Other adaptations related to physiological diversity are illustrated such as a river path leading to the station for aquatic animals. The places were built in a process of universal accessibility where respect for others is organized around him and not without him.

The current French educational model, rather Zootopia or  En Avant  ?

Any cultural product can be both a mirror of a societal reality, but also a source of representations that perpetuates stereotypical images . How close are French cities to the metropolis of Zootopia  ? What has been preserved of the integrative dynamics of the suburbs of En Avant  ?

The three types of train doors in the city of Zootopia. Disney

In Western societies, the results of the integrative model have proved insufficient in terms of accessibility, education and employment. The desire for normalization of all individuals, without taking into account their uniqueness, and in particular their accessibility needs, is ineffective.

Integration has helped to make everyone’s particularities invisible, while it would have been preferable to provide compensation aimed at making the environment accessible to people with disabilities. The example of En Avant is edifying; all creatures are accepted beyond their size diversity. But nothing is arranged to take into account their morphology and allow them to move with as much ease as the elves.

It is easy to understand the obstacles to school integration. Opening ordinary schools to all without proposing compensatory arrangements involves the risk of excluding and stigmatizing pupils whose disabled situation does not meet the educational standards established by the establishments. It is not only access to schooling that must be facilitated for all children, but also equity for academic success.

The inclusive logic, in the educational environment, suggests that each student has his place in school and that it is the role of the institution and of these actors to find adaptations to the needs of the child in order to that he can learn and develop on the same level as his comrades. This principle has been implemented in France since the law of February 11, 2005 , then specifically confirmed in the school field by the law of July 8, 2013 for the overhaul of the school.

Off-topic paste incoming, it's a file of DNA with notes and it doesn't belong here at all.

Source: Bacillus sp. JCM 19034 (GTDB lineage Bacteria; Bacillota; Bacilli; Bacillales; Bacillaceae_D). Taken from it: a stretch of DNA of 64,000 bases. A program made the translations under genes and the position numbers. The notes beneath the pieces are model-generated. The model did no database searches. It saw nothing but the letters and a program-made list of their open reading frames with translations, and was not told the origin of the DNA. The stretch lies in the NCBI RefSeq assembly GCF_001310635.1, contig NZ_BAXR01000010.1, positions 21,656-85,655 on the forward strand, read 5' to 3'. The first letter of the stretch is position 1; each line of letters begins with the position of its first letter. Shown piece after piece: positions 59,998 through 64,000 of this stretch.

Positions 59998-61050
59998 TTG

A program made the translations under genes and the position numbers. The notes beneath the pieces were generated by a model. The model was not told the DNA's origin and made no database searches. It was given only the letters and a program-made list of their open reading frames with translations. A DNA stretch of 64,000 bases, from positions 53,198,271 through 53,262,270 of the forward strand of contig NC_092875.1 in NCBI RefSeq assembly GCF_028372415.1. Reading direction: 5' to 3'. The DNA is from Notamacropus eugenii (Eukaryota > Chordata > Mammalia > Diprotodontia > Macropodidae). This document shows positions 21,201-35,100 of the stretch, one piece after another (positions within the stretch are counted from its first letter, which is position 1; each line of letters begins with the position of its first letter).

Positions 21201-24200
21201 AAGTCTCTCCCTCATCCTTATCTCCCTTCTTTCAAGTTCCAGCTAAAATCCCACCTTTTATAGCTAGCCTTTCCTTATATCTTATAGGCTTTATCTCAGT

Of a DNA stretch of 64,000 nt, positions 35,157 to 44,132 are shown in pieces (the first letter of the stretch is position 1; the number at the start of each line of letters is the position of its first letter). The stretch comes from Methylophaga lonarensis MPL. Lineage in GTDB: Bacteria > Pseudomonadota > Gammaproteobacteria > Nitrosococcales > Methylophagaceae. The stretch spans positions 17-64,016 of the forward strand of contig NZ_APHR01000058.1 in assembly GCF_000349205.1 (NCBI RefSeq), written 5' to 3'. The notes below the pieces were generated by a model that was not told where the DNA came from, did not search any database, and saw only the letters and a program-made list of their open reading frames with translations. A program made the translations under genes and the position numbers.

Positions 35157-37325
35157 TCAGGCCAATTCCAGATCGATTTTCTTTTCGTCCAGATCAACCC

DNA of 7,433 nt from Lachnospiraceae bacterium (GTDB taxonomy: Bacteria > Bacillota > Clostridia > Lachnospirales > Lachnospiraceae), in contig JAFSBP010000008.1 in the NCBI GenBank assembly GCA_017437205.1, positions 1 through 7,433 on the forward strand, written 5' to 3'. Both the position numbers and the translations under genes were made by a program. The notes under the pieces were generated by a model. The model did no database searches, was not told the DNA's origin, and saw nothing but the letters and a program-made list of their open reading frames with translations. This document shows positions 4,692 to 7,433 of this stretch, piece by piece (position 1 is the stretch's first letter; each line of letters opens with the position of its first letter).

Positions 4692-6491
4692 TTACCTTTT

However, inclusion cannot be decreed. Adaptations do not consist of tinkering with what already exists. They are reflected at the start of any project (like the constructions of Zootopia which were designed to be adapted to all animals). Financial, material, human and administrative obstacles stand in the way of current inclusion goals .

Fifteen years after the 2005 law, significant progress can be reported, particularly in the creation of dedicated professions and equipped spaces. The environmental dimension of disability is taken more into account. However, limits in practices and representations remain. Difficulties in material and time are also a problem .

Are we only sufficiently equipped to achieve the utopia of Zootopia  ? Furthermore, it would be useful to remember that accessibility is not only physical. The psychological and social dimensions of health and disability (not shown in the two animated films mentioned in the article, and therefore not analyzed here) are at the heart of many other inclusive issues.

Author Bio: Lucas Sivilotti is a Post-doctoral researcher, doctor in education and training sciences at the University of Bordeaux